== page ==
It’s interesting that you say that about the nouvelle vague because it was a reaction against the cinema du papa and now you have…
Yes. Because, you know, every school, every ideology, every philosophy gets old and needs changing. And I believe the influence of the nouvelle vague has lasted too long and has created some victims…
That’s interesting you should say that because I saw Anne Fontaine’s film, Entre ses mains, the other day and it seemed to me like Le Boucher many years on… I felt I was home. I felt safe. I really admire the film, but it doesn’t challenge us.
Are there filmmakers who influenced you when you were a younger man… Of course, you’re still a younger man…
Oh yes. 62, no 72, going on 73. Oh, yes. I remember, of course. I came from Greece after the civil war there. It was impossible to see good movies then and I came here and I saw Greed. It was my first movie. And then I kept going to the Cinémathèque and other small cinemas where I discovered the films of the time. And then later I discovered Kurosawa and the classic French directors like René Clair, Renoir, Duvivier and Clouzot. It was amazing. Then there were the Americans, of course: John Ford, Kazan. And I saw that every time these directors touched a human problem, a social problem, they made great movies.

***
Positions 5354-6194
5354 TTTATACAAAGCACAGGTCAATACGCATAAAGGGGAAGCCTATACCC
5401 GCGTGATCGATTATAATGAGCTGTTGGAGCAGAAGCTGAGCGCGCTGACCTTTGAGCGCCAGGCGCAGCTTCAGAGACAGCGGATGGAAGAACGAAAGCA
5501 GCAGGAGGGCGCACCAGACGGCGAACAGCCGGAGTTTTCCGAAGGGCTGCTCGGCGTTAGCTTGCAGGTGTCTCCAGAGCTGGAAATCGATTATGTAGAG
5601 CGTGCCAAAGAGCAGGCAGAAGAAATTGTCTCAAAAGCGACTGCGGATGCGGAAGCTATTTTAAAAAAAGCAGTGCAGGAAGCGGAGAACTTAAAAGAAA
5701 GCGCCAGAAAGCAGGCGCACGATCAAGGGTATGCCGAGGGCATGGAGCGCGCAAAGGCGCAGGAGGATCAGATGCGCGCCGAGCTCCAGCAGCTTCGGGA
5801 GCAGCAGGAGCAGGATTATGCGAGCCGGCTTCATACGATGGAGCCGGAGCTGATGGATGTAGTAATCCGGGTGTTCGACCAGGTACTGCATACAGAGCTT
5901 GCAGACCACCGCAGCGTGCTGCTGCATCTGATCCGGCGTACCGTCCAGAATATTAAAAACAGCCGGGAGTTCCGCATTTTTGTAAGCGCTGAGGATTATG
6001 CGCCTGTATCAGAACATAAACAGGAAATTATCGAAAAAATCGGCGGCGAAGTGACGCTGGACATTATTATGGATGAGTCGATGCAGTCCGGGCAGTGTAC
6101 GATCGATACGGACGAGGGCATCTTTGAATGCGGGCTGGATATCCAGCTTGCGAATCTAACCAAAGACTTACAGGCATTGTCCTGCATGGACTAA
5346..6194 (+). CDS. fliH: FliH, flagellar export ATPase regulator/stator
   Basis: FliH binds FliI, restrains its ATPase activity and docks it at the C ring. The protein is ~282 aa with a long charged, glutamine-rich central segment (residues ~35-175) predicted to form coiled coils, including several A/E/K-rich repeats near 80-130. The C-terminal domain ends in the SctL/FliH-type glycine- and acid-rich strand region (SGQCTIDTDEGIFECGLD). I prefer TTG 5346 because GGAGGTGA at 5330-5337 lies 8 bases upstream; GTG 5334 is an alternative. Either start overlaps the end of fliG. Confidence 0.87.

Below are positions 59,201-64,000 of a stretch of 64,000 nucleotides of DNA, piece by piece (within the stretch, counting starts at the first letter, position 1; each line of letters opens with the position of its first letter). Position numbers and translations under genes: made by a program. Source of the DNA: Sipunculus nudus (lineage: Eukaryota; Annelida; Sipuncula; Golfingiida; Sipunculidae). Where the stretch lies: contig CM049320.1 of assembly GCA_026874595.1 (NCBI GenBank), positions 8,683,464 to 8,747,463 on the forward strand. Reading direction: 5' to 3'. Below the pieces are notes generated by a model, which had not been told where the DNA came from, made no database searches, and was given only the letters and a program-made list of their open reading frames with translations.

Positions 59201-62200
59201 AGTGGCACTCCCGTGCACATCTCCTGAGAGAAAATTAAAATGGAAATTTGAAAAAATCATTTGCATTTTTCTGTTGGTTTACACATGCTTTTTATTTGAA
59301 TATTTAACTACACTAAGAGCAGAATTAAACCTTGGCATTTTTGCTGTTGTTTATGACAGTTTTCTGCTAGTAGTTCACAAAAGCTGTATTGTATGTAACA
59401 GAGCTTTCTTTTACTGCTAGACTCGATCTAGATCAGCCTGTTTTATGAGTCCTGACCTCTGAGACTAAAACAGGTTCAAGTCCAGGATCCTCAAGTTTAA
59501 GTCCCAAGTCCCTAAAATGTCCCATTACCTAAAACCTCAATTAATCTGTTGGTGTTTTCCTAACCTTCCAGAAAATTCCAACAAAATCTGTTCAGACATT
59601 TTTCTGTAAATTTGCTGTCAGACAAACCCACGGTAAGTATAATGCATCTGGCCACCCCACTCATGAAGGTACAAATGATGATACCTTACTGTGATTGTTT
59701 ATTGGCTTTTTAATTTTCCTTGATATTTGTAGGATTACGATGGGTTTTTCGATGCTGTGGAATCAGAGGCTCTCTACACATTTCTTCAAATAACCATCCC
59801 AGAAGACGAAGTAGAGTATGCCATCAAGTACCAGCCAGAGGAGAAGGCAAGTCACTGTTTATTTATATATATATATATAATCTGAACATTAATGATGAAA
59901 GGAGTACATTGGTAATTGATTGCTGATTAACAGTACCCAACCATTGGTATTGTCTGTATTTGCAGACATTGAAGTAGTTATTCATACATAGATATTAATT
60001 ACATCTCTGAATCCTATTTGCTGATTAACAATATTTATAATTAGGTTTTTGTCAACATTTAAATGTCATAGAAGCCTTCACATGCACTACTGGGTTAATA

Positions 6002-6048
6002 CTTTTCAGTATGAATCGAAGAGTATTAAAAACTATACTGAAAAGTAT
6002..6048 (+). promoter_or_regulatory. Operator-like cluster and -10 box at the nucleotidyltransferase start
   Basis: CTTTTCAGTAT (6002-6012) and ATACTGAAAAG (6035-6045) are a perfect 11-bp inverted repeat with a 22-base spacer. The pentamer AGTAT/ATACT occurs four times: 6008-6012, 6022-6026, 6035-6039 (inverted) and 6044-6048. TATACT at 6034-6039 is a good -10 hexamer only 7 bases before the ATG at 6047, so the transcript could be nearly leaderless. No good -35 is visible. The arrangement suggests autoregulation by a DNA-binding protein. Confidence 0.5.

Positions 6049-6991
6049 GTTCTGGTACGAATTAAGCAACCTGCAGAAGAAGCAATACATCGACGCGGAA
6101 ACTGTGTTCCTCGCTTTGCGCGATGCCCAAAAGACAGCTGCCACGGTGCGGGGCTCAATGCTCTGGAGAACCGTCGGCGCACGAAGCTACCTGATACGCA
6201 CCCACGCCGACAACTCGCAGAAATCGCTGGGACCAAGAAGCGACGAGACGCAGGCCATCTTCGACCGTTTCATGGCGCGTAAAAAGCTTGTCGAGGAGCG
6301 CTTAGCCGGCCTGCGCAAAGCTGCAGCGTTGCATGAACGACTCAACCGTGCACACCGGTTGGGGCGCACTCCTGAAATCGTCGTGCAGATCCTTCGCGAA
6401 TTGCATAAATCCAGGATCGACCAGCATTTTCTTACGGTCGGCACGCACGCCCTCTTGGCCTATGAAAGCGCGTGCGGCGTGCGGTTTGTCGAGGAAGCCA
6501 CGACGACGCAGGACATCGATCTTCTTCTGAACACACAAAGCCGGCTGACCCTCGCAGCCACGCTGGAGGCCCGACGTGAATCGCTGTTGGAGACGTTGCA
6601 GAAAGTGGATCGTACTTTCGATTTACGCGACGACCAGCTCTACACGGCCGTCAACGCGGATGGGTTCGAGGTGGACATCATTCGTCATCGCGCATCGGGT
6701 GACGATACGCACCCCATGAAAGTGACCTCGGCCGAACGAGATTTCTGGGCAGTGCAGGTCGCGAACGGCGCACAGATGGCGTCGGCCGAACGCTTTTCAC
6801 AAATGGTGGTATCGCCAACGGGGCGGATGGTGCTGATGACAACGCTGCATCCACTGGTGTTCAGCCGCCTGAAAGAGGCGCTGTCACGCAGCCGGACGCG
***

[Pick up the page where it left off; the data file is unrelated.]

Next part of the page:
I’m reminded of the time, during the German Occupation, when we were little boys living in a small house in a village. We were sleeping next to the fire and listening to my father’s friends who were there telling stories. And I couldn’t sleep. I was fighting to stay awake so as I could listen. And, really, it’s the cinema that can give us that pleasure. Sometimes the stories are disappointing, but I think that in most movies there are some moments, some miraculous moments. And I like to discover them.